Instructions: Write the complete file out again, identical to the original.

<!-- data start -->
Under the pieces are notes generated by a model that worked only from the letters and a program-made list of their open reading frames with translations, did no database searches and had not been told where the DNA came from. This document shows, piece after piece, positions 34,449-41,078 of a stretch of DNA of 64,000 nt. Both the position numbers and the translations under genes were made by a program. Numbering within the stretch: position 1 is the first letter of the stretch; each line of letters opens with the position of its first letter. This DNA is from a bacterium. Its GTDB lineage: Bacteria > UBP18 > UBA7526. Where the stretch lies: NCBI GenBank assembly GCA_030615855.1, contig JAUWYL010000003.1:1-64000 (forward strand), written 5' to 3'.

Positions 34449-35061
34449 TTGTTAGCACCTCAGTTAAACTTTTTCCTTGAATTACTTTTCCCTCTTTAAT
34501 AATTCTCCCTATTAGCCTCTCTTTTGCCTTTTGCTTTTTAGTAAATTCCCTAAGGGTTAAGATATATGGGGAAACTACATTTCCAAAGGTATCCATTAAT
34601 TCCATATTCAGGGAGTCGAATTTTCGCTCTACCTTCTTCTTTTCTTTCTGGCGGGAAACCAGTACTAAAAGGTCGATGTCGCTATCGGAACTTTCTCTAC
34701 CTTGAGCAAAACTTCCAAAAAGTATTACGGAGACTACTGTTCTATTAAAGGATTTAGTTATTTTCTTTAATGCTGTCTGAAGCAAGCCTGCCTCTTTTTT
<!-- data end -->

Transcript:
Under the pieces are notes generated by a model that worked only from the letters and a program-made list of their open reading frames with translations, did no database searches and had not been told where the DNA came from. This document shows, piece after piece, positions 34,449-41,078 of a stretch of DNA of 64,000 nt. Both the position numbers and the translations under genes were made by a program. Numbering within the stretch: position 1 is the first letter of the stretch; each line of letters opens with the position of its first letter. This DNA is from a bacterium. Its GTDB lineage: Bacteria > UBP18 > UBA7526. Where the stretch lies: NCBI GenBank assembly GCA_030615855.1, contig JAUWYL010000003.1:1-64000 (forward strand), written 5' to 3'.

Positions 34449-35061
34449 TTGTTAGCACCTCAGTTAAACTTTTTCCTTGAATTACTTTTCCCTCTTTAAT
34501 AATTCTCCCTATTAGCCTCTCTTTTGCCTTTTGCTTTTTAGTAAATTCCCTAAGGGTTAAGATATATGGGGAAACTACATTTCCAAAGGTATCCATTAAT
34601 TCCATATTCAGGGAGTCGAATTTTCGCTCTACCTTCTTCTTTTCTTTCTGGCGGGAAACCAGTACTAAAAGGTCGATGTCGCTATCGGAACTTTCTCTAC
34701 CTTGAGCAAAACTTCCAAAAAGTATTACGGAGACTACTGTTCTATTAAAGGATTTAGTTATTTTCTTTAATGCTGTCTGAAGCAAGCCTGCCTCTTTTTT